7


Jean Baptiste Mouton House Built c. 1835

French Creole 310 Sidney Martin Road

National Register of Historic Places: Published November 8, 1984 Lafayette Historic Register Number 008: Designated February 7, 1991

This structure is listed on the National Register as the Sidney Martin House. On the Lafayette Historic Register, the building is named for its first owner and builder, Jean Baptiste Mouton. It is one of only four, full double story, Louisiana raised cottage French Creole plantation homes remaining in Lafayette Parish. Jean Baptiste Mouton was the first son of Lafayette’s founder, Jean Mouton. The property was once part of Jean’s plantation, and it was bequeathed to Jean Baptiste to allow him to make his living as a planter. In 1919, major modifications were made to the 2nd story roofline and front columns. Thankfully, subsequent owners, Frank and Rita Preston, restored the building to its original condition. Today the property is in use as a singlefamily private residence in a northeast Lafayette suburban neighborhood.

8

Lafayette Historic Register


Saint John the Evangelist Cathedral Romanesque Built 1916 914 Saint John Street National Register of Historic Places: Published July 27, 1979 Lafayette Historic Register Number 009: Designated February 7, 1991

Pastor of Saint John the Evangelist Catholic Church, Father W. J. Teurlings was responsible for the design and construction of Saint John Cathedral. When Teurlings returned to Holland to visit his parents in 1909, he met Mr. Cousin, who was a practicing architect there. The two men met in Holland and discussed the design and construction of the Cathedral in detail. Within several months, Mr. Cousin completed the set of plans that would become the Cathedral’s construction documents. Once funding was established, Father Teurlings hired Eugene Guillot of New Iberia as the general contractor, and by November of 1913, the first cornerstone was set. To minimize construction costs, many parishioners transported building materials using their personal horse-drawn wagons from the railroad depot to the building site. Construction continued for two years and was completed in 1916. Next door to the Cathedral building, on the same property, is the Saint John Oak. It is one of the country’s largest Live Oak trees, estimated to be just under 500 years old.

9


Saint John Rectory - L’Ancien Évêché Romanesque Built 1921 515 Cathedral Street National Register of Historic Places: Published July 27, 1979 Lafayette Historic Register Number 010: Designated February 7, 1991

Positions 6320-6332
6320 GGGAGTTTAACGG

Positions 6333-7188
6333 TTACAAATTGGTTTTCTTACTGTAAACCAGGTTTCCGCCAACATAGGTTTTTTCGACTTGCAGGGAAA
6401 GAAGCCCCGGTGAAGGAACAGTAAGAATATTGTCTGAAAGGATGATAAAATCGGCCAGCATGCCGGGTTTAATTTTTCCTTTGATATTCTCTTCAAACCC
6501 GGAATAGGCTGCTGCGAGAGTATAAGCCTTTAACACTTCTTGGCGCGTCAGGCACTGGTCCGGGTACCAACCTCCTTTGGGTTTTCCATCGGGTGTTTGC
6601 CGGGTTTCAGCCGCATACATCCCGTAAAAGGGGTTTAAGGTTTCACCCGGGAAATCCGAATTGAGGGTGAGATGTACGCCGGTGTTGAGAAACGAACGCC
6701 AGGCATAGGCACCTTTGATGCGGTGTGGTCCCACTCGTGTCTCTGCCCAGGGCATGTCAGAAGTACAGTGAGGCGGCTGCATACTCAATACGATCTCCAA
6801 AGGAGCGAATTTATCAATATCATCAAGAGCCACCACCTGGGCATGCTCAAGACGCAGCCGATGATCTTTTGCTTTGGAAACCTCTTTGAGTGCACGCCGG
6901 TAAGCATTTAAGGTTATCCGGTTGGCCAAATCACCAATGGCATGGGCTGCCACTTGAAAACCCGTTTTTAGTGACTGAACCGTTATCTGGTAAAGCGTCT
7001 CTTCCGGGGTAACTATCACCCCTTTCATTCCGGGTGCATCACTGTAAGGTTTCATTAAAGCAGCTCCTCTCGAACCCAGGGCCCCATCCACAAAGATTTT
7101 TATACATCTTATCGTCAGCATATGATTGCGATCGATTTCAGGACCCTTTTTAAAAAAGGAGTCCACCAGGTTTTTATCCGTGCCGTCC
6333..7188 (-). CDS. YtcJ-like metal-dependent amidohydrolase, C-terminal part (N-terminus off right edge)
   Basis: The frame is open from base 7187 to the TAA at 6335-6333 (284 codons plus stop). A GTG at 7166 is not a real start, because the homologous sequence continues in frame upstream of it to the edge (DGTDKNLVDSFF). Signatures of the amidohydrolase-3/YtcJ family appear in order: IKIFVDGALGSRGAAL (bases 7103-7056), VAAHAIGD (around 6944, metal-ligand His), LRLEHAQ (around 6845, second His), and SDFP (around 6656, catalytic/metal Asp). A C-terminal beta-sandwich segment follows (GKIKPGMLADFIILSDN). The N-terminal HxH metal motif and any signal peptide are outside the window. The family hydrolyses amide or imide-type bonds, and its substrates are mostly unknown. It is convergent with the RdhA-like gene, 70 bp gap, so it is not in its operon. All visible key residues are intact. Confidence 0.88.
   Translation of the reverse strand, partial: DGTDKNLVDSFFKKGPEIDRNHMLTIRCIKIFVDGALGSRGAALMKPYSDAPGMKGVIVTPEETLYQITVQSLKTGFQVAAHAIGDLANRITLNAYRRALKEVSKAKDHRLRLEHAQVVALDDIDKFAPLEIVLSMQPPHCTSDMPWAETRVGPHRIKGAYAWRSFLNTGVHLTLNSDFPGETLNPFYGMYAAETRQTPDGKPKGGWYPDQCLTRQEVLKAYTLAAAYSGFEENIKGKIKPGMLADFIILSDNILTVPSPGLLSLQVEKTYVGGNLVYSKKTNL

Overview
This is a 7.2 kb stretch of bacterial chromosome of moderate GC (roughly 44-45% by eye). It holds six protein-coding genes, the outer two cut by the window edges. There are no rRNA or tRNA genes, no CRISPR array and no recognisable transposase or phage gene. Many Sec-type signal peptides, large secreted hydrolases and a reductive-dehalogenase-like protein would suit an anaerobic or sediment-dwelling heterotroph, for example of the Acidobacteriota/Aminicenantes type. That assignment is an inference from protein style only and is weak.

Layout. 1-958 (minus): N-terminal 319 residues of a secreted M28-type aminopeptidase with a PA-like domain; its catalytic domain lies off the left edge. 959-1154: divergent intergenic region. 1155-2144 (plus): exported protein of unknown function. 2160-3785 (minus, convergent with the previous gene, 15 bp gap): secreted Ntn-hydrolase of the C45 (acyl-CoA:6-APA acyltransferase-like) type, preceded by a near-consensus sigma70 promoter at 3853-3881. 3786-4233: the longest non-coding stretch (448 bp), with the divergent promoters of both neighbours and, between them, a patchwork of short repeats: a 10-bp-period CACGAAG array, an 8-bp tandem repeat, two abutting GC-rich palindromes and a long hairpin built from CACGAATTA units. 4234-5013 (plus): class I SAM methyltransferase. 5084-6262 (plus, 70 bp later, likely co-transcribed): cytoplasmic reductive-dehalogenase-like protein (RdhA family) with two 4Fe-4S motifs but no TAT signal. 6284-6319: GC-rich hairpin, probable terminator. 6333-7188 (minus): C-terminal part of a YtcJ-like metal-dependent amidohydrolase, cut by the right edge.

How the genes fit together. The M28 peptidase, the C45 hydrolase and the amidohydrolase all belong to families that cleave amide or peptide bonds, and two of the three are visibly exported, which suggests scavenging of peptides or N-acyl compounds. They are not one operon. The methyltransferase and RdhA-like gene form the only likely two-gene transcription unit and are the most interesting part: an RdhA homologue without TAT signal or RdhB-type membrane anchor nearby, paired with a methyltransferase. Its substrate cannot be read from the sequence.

When Saint John Rectory was built, it was designed to reflect the architecture of the Cathedral next door, using Romanesque elements such as the Renaissance arcade, the quoin details at the chimney corners, as well as the contrast of plaster, masonry and tile. Translated, L’Ancien Évêché means the old Bishop’s residence, commonly referred to as L’Evêché. Bishop Jules Jeanmard, the first bishop of Lafayette, commissioned its design by architects Burton and Bendernagel from New Orleans, and it was completed in 1921. Reproductions of the diocesan coat of arms can be seen on either side of the main doorway arch, facing the Cathedral. Just above, crowning the roofline under a cross, hangs Bishop Jeanmard’s coat of arms. In the garden of L’Évêché, there is a replica of the shrine of Our Lady of Lourdes that dates back to the early 1920s, and it is a testament of Bishop Jeanmard’s great devotion to the Virgin Mary. Bishop’s apartments, guest rooms, and a chapel occupied the second floor, while diocesan offices occupied areas of the first floor in l’evêché for many years. In 1964, after the completion of the Diocese of Lafayette administrative offices building on Carmel Drive, L’Évêché was for the first time, used only as a residence. Now, the bishop resides at the Immaculata Seminary campus on Carmel Drive, and L’Évêché is the residence for parish clergy at St. John the Evangelist Cathedral.

10

Lafayette Historic Register


Lafayette Hardware Built c. 1890

Victorian 121 West Vermilion Street

National Register of Historic Places: Published June 14,1984 Lafayette Historic Register Number 011: Designated February 7, 1991

Lafayette Hardware, located in the heart of the downtown commercial district, is the one of the oldest, beautifully preserved, commercial historic buildings in Lafayette. Property tax records indicate that it was built by the Hopkins family just prior to 1890. Over the years, several businesses of notoriety operated within the building: R. B. Hopkins Pharmacy, Levy Brothers General Merchandise, A. J. Coburn Plumber, the local telephone exchange, and from 1915 to the mid-1980s, the Lafayette Hardware Company. The historic significance is related to the fact that the building retains all of its original pressed metal ornamentation and a completely unaltered shop front. Most of the building’s interior also remains original. Ornamental façades like the one on this building were historically associated with successful business ventures. Commercial buildings like Lafayette Hardware, once used such ornamentation to compete with one another for esteem. Long-term owners, family of Dr. Daniel W. Voorhies, are to be commended for their exceptional care of this building over the years.

11


Lafayette Middle School Built 1926

Collegiate Gothic 1301 West University Avenue

National Register of Historic Places: Published June 14, 1984 Lafayette Historic Register Number 012: Designated February 7, 1991